When I turned in last night , I tried to decide which butterfly to search for today , Duke of Burgundy Fritillary or Wood White . Either involved a long drive , but the forecast was favourable . This morning , that forecast had changed to clouding over and chance of showers . The two butterflies were put on hold for another day , and I set off in the early morning sun , to look for a new colony of Early Purple Orchids , once again found by fellow butterfly enthusiast Keith , whilst he was walking to see the colony that I posted , just off the A21 , near Green Street Green . After searching for about an hour , I gave up , and walked across the fields to Burnt Gorse , whilst the sun was still shining . In one of the fields , I found a 'weed of cultivation' , as it is described in the book , Common Fumitory-Fumaria officinalis . For once , the sun was still shining when I arrived at Burnt Gorse , just , as already clouds were starting to bubble up . On the main path , I found a female Brimstone , enjoying the warmth . 3/4 Green Hairstreaks were also recorded , but none around or on their favourite Wayfarer bush . One was very fresh and was probably a female , but the one I found down at the bottom of the slope , had the looks of a male that had been involved in aerial combat . The damage to the hindwing and the obvious loss of scales from the underwing caused by those fights , but the damage does give a chance to see the plain brown topwing , seldom seen , as the species always closes it's wings when at rest . Also recorded were a single , very tidy Peacock , this one would have overwintered as an adult , as freshly hatched specimens will not be seen until early August , and 7 Dingy Skippers , a couple of which looked like females . The sightings finished with the sun , so I headed off to check the Bird's Nest Orchids , just below the Orchid Bank , finding just one specimen breaking through the leaf litter . More White Helleborines were found on the way to the Orchid Bank , but none yet in flower . The Fly Orchid that I found last visit , has got it's first flower , and I found a further two specimens close by . Of interest , this plant secretes sex pheromones that attract male Digger Wasps . The wasps attempt to mate with the flowers , the wasps pollinate the flowers whilst doing so . The flowers are left alone when the female wasps emerge about 2 weeks after the males . Also on the Orchid bank , the first Twayblade flowers are opening . Still without the sun , I headed for Keith's newly found Bird's Nest Orchid colony , where things are really moving on at a pace . In all , 22 new flower spikes were found , and more to come I'm pretty sure , this shot showing 11 of them , and the upright brown sticks are the remains of last year's plants , topped by the seed heads . Most were quite small , but one individual specimen should have open flowers on my next visit . I walked back to the car , then drove to where I had started looking first thing . After about 20 minutes , I found the EPOs , a nice colony of 9 flower spikes , I shall keep an eye on them in future years . As I was reasonably close , I decided to visit the small reserve that I visited when I visited the other EPO colony . On the track , in shady conditions , I noticed a 'white' butterfly , flying towards me , stopping at times at plants of Garlic Mustard/Jack-by-the-Hedge . As It got closer , I could see it was a female Orange Tip , and as she stopped about 10 metres in front , I moved in to get a shot , but she was away again before I could do so . Keeping an eye on the plant that she stopped at , I had a good look , and found her egg , layed directly behind the flower . Of interest , the female will only lay a single egg on each plant , the reason being that when hatched , the caterpillars have 'cannibalistic' tendencies . By the time I reached the reserve , I was greeted with sunshine , but I could see from the sky it wasn't going to last . 3 male Brimstones were patrolling the top of the slope , scraping on a regular basis with 2 Green-veined Whites , this one refuelling on Bugle . Halfway along the slope , a very fresh Green Hairstreak flew by , and I managed to follow it by eye as it landed on the vegetation . I followed carefully , and found a female , egg laying in the fresh top leaves of Common Rock-rose-Helianthemum nummularium , her abdomen reaching as far down as she could manage . When she moved on to lay further eggs , her efforts could be seen , nestled down amongst the fresh young leaves . In one area of the grassland , at least four of these Bees , probably one of the 'mining' species , were flying in to their nest sites , carrying lengths of material beneath them , and pulling it into the nest , in this case , the area middle right of the picture . The piece this one was carrying was bigger than a match .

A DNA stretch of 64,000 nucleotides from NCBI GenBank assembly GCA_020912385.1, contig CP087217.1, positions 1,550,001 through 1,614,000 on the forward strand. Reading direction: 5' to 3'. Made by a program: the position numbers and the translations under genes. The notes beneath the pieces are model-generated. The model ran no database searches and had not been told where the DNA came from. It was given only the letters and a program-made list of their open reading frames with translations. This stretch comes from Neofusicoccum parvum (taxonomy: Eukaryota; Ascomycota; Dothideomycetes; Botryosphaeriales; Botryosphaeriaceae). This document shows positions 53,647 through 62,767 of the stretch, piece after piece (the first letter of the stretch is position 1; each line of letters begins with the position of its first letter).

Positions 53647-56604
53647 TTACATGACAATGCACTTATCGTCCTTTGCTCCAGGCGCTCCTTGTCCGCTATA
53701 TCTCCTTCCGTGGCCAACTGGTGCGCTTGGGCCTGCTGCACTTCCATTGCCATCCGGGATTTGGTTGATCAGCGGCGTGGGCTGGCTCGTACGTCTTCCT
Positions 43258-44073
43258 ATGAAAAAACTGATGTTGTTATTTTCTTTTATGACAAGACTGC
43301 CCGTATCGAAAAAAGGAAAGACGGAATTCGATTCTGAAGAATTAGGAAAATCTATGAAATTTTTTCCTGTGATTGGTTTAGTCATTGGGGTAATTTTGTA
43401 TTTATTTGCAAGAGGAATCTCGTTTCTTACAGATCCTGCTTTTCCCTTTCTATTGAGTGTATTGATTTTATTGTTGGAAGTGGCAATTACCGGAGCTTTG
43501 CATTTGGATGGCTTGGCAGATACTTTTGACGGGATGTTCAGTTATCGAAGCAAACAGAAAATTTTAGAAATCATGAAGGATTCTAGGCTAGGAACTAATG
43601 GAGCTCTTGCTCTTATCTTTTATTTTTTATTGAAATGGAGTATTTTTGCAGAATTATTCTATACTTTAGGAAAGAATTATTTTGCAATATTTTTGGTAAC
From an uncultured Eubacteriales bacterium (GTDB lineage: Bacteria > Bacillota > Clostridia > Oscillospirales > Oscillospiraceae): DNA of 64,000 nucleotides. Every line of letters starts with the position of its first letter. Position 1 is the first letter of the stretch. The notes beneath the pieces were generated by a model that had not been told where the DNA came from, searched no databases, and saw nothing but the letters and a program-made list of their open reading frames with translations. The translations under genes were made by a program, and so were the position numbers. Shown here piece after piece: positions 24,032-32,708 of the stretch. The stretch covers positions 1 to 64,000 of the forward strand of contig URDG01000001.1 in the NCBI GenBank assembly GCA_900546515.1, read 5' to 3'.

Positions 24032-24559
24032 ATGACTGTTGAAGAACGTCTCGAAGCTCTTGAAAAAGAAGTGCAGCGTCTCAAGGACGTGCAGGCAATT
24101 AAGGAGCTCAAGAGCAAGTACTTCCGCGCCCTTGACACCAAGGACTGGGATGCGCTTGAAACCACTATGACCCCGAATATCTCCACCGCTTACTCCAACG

And finally , I know I posted this moth species before , but the way it was posed on the Germander Speedwell , I couldn't resist posting Pyrausta nigrata again .
And really finally , ShySongbird commented last night that St.Mark's Flies are said to last about a fortnight after St.Mark's day , 25th.April . Another week and they will have doubled their lifespan , and provided a good food source for many birds , but there were still lots of them still around today , especially along the fieldside hedgerows .
Two days volunteering now , but Wednesday is Dormouse/Adder survey day , so it could be interesting .
18 hours ago